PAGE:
In the face of the boiling anger of the teachers, the federal government agreed to hold regional forums on the educational reform and to submit the results to the legislative bodies. The CNTE organized the forums in ten states, with more than 10,000 participants. The proposals were collected and given to the government, which passed them on to the members of the Pact for Mexico, which in turn ... did nothing. The legislators who debated and approved the secondary laws never saw the proposals. It’s not surprising, therefore, that the teachers cry “fraud.” But in reality, the PRI and its satellite parties never intended to take them into account. They only sought to “manage” the protests and run them into the ground (see “Traición y venganza” [Betrayal and Revenge], Proceso, 25 August).

On August 14, Peña Nieto sent the three implementation laws to Congress. Seeing that they had once again been swindled by the federal government, the teachers responded with hard-hitting action. In its August 17 state assembly, [CNTE-led] Section 22 (Oaxaca) voted unanimously and with massive support from the ranks to undertake a campaign of struggle by calling an indefinite work stoppage. They decided to send their 74,000 members to Mexico City to set up a tent city in the Zócalo of the capital. The bourgeois press [of Oaxaca], from the conservative El Imparcial to the liberal Noticias, reacted with fury, baying for teachers’ blood, while many teachers set out for Mexico City vowing that they would bypass the timid CNTE leadership.

That same weekend, Section 18 (Michoacán) also decided to walk out. Teachers in Tabasco did the same, but over their own local demands. On Wednesday August 21, teachers of Section 9 in the Federal District began a 48-hour strike. Later Section 7 in Chiapas began an indefinite walkout starting on August 28. Meanwhile contingents of teachers began to arrive from 20 different states to strengthen the camp in the capital, turning it into the largest in Mexico’s recent history. The Federal District government, led by Miguel Ángel Mancera and the bourgeois PRD, called on the teachers not to use Mexico City as a “battleground.”

On Monday, August 19, amid fears of a legislative albazo (pre-dawn attack) in which the laws implementing the educational reform would be pushed through without discussion, teachers from Section 22 marched on the Chamber of Deputies. At San Lázaro Palace (site of the Chamber), legislators high-handedly refused to receive a commission, which led to a confrontation in which teachers defended themselves with whatever they could lay their hands on against the police. Nevertheless, the Chamber’s education commission approved the three laws. In response, on Tuesday, August 20, the CNTE blocked Paseo de la Reforma, and in an “operación hormiga” (operation ant swarm) starting at 3:30 a.m. on Wednesday, August 21, they “took” the Chamber of Deputies, surrounding the building with thousands of teachers.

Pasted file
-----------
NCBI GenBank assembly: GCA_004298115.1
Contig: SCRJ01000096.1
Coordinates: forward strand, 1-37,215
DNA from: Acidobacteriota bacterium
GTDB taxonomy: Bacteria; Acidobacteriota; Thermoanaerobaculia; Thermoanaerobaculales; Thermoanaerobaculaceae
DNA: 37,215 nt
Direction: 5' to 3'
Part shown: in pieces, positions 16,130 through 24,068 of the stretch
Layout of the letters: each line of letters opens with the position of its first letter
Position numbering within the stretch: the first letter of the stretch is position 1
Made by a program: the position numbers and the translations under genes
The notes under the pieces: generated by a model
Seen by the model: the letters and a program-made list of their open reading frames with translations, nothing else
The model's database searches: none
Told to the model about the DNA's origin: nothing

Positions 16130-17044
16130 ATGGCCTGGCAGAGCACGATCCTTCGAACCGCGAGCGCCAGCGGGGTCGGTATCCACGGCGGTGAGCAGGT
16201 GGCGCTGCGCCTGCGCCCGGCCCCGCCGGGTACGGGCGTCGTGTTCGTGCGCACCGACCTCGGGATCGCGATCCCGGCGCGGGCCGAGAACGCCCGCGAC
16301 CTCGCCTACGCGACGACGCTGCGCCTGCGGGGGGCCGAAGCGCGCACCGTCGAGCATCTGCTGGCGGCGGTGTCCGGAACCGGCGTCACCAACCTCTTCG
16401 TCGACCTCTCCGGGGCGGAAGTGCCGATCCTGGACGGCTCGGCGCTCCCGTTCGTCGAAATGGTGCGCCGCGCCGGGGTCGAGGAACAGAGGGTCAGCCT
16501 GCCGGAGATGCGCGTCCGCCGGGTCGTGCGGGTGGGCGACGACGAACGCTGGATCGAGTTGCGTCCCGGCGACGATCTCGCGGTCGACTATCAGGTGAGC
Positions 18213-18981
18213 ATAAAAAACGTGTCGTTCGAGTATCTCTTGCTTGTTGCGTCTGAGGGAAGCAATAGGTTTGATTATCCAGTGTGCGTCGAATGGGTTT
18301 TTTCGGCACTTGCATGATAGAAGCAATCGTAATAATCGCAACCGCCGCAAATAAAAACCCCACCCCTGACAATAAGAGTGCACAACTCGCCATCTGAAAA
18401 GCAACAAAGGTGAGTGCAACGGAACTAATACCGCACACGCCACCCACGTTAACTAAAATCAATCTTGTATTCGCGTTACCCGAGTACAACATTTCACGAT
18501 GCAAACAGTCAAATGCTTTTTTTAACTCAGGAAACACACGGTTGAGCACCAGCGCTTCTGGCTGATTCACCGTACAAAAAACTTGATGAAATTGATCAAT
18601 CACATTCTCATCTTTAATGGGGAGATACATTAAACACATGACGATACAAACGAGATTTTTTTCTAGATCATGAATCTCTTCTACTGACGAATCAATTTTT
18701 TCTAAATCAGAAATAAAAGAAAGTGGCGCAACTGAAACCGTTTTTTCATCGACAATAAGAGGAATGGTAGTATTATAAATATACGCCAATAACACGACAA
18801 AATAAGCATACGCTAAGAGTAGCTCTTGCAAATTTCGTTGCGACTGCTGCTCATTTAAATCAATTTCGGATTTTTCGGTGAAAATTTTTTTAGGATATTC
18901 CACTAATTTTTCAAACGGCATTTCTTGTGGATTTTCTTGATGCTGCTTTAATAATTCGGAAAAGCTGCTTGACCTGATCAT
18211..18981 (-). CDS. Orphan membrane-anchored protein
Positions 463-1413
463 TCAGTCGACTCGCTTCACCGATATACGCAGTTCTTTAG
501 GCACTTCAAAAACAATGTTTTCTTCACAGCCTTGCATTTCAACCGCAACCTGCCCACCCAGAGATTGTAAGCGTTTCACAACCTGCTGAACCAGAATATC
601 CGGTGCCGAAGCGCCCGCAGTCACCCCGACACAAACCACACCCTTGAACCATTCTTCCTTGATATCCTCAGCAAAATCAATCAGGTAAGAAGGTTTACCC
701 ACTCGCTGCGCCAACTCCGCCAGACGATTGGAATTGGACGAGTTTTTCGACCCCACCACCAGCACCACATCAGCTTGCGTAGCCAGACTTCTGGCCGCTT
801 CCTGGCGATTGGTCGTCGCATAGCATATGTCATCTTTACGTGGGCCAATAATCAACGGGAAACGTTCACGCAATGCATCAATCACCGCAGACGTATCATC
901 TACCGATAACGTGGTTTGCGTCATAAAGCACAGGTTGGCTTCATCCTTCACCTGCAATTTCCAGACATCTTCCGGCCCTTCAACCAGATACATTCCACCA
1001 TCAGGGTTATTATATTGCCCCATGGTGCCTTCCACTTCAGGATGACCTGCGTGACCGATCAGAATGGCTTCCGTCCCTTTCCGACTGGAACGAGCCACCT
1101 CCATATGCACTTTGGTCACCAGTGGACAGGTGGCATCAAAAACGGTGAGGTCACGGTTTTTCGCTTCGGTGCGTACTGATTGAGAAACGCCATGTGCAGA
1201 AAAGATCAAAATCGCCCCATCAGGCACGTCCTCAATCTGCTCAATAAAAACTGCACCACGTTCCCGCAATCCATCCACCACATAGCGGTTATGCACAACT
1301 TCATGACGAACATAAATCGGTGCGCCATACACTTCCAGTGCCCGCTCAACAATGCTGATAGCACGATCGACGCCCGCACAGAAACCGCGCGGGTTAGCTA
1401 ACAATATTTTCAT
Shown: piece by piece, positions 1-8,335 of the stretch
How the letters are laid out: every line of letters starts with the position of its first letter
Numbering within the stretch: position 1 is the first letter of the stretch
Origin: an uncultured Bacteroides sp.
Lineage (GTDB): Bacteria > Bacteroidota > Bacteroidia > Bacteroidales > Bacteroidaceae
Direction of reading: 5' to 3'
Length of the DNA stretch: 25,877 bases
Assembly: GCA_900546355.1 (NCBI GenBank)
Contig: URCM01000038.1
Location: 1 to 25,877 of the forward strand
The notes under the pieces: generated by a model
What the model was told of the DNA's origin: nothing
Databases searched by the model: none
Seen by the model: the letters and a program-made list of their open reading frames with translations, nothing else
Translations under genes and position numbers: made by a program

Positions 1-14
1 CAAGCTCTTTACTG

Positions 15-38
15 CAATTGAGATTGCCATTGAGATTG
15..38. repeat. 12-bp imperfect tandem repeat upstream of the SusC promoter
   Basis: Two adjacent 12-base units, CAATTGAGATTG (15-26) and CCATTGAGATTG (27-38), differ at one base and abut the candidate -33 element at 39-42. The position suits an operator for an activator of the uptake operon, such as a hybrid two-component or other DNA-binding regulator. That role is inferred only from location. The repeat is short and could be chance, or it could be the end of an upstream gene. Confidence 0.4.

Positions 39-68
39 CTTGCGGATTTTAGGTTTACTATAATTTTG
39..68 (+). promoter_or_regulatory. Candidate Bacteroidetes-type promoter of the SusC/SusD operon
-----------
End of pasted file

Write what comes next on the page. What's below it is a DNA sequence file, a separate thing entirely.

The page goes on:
Teachers ran the Congress out of the capital: the Chamber of Deputies at San Lázaro was surrounded by thousands of teachers (above) to avoid a legislative “albazo” (pre-dawn attack). Nevertheless, the deputies headed for the Senate, which in turn was also blckaded. Finally the Congress took refuge in the Convention Center of Banamex (a subsidiary of Citibank) on the city limit with Naucalpán in the state of Mexico, located next to Campo Militar No. 1. (Photos: above, Cuartoscuro; below Notimex and Iván Stephens/Cuartoscuro)

When during the day the deputies tried to move their session to the Senate, a blockade by hundreds of teachers was set up there as well. Finally, both chambers of Congress fled to the outskirts of the city, 18 kilometers from their respective palaces, to set up shop in the convention center of Banamex (a subsidiary of Citibank) located next to Military Camp No. 14 on the boundary between the Federal District and the surrounding state of Mexico. In that venue, that symbolized the role of parliament as the servant of big capital protected by its armed fist, the police and military officer corps, in the early morning hours of August 22 the deputies approved, in a mere seven minutes, the establishment of a National Institute of Educational Evaluation as well as the General Education Law, leaving on the table the Professional Teacher Service Law.